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The “accidental dance between collected memory and influence” – Nick Cave’s affectionate honesty (2)

In the previous post, I wrote about how much I enjoy Nick Cave’s Red Hand Files. A recent Red Hand File letter is about the influences on one’s creativity. I have spent quite a lot of time recently wondering about how much of me is in the music and poetry that I write. It seems like everything I make contains bits and pieces of other people’s ideas and words and sounds. How much of it is truly mine?

I often wonder whether anything that I do is completely original and whether I’m not stuck in this sort of derivative mode for which someone is very likely to sue me. I worry that I cannot get rid of the influence of all the “unguilty pleasures” to which Chilly Gonzales refers in his book, Enya – A Treatise on Unguilty Pleasures. (Dealing with copyright lawyers does not make this any less worrying.)

Can you silence the voices of your influences?

With this on my mind, Cave’s response to a reader with similar concerns made me feel a bit better, especially since his point of view aligns with Chilly Gonzales’ view on the creative process.

Basically, what both Cave and Gonzales are saying, is that being “derivative” (meaning being imitative or basing your work on other sources) is inevitable. Whatever is in your head, whatever you know, and love, and have experienced, and will remember, will influence what you create. It is a source for what you want to create. Cave calls this your “vital spirit” and “pneuma”. To be creative, and to, in fact, embrace this perceived barrier, you have to stick to being yourself, you have to be true to yourself, and you must nourish this vital spirit.

What you are, is what you have to work with. Worrying about other things, bearing in mind the impossibility of “shutting up all the voices of all your influences”, as the person who wrote to Cave puts it, will get you nowhere and just stifle your creativity.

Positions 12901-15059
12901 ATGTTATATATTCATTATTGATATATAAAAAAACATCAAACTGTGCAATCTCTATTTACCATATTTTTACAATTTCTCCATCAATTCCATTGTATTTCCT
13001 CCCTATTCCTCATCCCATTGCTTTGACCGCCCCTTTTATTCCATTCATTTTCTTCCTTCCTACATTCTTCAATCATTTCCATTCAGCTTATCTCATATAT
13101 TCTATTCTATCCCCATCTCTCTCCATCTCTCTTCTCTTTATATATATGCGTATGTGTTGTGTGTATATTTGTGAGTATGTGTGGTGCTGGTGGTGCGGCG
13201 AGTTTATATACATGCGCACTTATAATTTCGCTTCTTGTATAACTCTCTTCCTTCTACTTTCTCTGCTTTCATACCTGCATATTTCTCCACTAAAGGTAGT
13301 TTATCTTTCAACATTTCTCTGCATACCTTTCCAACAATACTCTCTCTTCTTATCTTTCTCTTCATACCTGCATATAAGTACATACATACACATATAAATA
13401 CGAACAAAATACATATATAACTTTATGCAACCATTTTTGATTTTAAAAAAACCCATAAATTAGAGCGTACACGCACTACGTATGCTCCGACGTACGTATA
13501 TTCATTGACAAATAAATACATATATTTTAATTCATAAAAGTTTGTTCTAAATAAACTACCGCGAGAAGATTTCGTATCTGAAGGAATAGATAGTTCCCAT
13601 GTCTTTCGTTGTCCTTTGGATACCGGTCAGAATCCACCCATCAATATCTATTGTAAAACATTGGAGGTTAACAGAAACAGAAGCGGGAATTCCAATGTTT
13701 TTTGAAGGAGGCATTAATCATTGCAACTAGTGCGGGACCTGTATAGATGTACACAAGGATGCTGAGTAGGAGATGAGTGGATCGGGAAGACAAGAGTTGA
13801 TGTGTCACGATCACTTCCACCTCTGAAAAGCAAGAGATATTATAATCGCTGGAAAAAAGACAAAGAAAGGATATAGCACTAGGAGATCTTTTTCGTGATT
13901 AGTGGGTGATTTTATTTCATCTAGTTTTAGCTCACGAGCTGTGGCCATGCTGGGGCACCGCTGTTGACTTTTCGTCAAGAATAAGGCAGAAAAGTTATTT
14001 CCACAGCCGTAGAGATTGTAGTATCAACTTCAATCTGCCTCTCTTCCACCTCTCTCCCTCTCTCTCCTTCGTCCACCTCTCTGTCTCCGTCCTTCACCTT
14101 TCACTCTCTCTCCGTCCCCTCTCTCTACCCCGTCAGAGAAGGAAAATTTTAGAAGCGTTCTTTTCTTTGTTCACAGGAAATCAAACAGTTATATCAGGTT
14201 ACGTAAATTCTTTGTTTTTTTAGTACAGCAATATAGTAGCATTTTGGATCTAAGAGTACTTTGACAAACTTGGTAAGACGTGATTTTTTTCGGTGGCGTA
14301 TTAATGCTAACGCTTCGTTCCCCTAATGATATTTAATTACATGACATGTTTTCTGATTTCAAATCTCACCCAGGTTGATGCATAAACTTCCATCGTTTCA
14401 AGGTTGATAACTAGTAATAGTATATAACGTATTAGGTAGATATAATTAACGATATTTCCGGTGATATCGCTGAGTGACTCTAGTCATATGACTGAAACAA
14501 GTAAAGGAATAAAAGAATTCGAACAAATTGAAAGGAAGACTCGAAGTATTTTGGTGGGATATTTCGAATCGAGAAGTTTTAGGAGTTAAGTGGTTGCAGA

Here is Nick Cave’s explanation:

The Red Hand Files
ISSUE #181 / JANUARY 2022
How or when or do you shut the voices of all your influences (your heroes, your parents, your Jesus, your music) to listen to yourself, to become you or to believe that what you create is your own?

Dear John,
Nothing you create is ultimately your own, yet all of it is you. Your imagination, it seems to me, is mostly an accidental dance between collected memory and influence, and is not intrinsic to you, rather it is a construction that awaits spiritual ignition.  

Your spirit is the part of you that is essential. It is separate from the imagination, and belongs only to you. This formless pneuma is the invisible and vital force over which we toss the blanket of our imagination — that habitual mix of received information, of memory, of experience — to give it form and language. In some this vital spirit burns fiercely and in others it is a dim flicker, but it lives in all of us, and can be made stronger through daily devotion to the work at hand. 

In my view, John, worry less about what you make — that will mostly look after itself, and is to some extent beyond your control, and perhaps even none of your business — and devote yourself to nourishing this animating spirit. Bring all your enthusiasm to bear on the development of that good and essential force. This is done by a commitment to the creative act itself. Each time you tend to that ingenious spark it grows stronger, and sets afire the ordinary gifts of the imagination. The more dedication you show to the process, the better the work, and the greater your gift to the world. Apply yourself fully to the task, let go of the outcome, and your true voice will appear. You’ll see. It can be no other way.  

Love, Nick

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